Manufacturing slowdown in China triggers more strikes

A sharp downturn in manufacturing throughout China is driving employers to cut wages and jobs, fuelling a new wave of strikes.


A strike involving 1,000 workers this week in Shanghai at Singapore-owned Hi-P International plant was ruthlessly broken up by police. Hi-P’s web site describes the company as part of “a global vertically integrated contract manufacturer serving the wireless telecommunications, consumer electronics and computing and automotive industries.” Its main international clients include Apple, BlackBerry maker Research in Motion, Motorola and Hewlett-Packard.


The strike erupted as Hi-P decided to downsize and move more production lines to Tianjin and Suzhou, where labour costs are lower. Workers were offered no compensation, only promises of a job transfer to the new production sites. The workforce responded by occupying the plant and blocking the gate. Reuters reported that employees shouted, “Give me justice!”, and held banners that read, “We want an explanation, we want the truth.” Workers also accused the company of illegal practices. “Sometimes, they ask us to work 18 or 19 hours in a day,” one told the Associated Press. “Sometimes the overtime is even longer than a normal 8-hour work day.”


On Tuesday, the first day of the strike, police vehicles sealed off nearby main roads, and the next day hundreds of police officers were deployed to forcibly end the protest. Police punched workers and dragged many away by their hair, including female employees. Several workers were injured and more than a dozen were arrested. According to the Associated Press, workers were continuing their strike yesterday and “police in vans and unmarked cars watched but did not intervene.”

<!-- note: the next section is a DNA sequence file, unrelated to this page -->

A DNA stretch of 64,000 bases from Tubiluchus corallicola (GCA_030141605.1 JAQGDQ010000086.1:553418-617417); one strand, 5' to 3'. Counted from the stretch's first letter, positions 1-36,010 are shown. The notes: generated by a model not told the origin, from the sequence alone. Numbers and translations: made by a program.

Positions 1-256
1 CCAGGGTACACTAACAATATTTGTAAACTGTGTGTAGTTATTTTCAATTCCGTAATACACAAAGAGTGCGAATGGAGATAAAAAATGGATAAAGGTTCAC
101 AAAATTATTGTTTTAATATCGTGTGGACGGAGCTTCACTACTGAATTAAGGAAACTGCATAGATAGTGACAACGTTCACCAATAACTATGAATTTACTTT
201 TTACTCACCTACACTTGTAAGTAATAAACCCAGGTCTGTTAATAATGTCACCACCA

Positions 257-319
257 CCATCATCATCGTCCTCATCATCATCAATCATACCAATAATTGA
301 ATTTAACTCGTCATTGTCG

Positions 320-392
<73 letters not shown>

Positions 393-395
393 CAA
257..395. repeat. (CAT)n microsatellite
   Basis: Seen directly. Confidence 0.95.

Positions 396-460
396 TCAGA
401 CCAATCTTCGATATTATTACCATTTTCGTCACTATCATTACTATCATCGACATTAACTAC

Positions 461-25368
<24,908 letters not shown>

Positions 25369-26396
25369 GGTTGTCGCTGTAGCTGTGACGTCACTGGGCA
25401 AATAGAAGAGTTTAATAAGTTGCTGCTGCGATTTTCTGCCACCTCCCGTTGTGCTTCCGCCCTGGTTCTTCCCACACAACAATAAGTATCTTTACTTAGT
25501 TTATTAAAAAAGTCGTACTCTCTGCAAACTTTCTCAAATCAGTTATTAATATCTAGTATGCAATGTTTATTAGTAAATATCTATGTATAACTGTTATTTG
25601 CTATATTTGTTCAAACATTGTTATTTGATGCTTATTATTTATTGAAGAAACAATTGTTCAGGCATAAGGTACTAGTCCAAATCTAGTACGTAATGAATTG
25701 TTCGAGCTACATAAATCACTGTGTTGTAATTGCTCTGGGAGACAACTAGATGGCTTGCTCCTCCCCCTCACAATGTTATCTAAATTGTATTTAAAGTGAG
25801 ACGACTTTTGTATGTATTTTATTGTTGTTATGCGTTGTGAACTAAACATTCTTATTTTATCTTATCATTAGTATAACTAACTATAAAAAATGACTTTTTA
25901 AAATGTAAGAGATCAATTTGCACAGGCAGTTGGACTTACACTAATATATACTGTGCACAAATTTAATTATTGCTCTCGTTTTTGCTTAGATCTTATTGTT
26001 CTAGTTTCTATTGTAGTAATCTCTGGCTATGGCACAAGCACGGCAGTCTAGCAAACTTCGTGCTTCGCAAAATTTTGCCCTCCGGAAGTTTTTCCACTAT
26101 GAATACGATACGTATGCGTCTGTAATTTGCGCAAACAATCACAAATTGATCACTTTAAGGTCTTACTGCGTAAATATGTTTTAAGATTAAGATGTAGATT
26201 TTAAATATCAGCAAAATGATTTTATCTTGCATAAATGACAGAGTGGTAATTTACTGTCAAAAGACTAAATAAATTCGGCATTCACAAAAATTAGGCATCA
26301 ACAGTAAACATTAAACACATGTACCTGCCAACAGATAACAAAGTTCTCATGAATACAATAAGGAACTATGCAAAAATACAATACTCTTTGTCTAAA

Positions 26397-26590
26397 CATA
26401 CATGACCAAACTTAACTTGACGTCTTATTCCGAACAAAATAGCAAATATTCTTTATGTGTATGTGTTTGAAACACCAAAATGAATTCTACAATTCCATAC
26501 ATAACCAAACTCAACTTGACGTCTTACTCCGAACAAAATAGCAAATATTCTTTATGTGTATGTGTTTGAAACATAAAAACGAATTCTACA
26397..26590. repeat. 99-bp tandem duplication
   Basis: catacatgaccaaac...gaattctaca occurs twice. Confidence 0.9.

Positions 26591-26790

It is not the first strike by Hi-P workers. In July-August, workers staged a 10-day strike against the company’s plan to shift two production lines to the Suzhou plant. This action was also broken up by police.


A wave of strikes hit China’s manufacturing centres in southern province of Guangdong in recent weeks. (See: “Strikes rock manufacturing centres in southern China”)


A strike by 1,100 workers at a Japanese-owned Citizen watch factory in Shenzhen ended on November 19 after a month-long struggle. In October, the plant decided to change the wage system from a piece-rate to an hourly rate. In a low-end industry like watch component production, workers are largely dependent on increasing output to maintain a living wage. The low hourly rate offered by the company will dramatically reduce their incomes.


In response to the hourly-rate system, workers have demanded that management repay them wages equivalent to the 40 minutes already deducted from their daily hours for going to the toilet and drinking water since 2005. However, they only received 70 percent of the unpaid time. Workers were forced back to work with police and security officers deployed to each production department to watch them.


In Kunshan city of eastern Jiangsu province, 1,200 workers at the Taiwanese-owned Lisheng plant that produces electronics—including notebook computers, mouses and mobile phones—staged a strike on November 22 against excessive working hours. Management called the police to break up the strike and demonstration, and several workers were injured.


A Lisheng worker posted a blog at a local web site explaining that management changes their shifts at will, without any compensation. They were only paid a basic monthly salary of 1,140 yuan ($US179), but after deducting 450 yuan for factory-provided food, 120 yuan for social security funds, and 400 yuan for rent, “we have nothing to send back home.”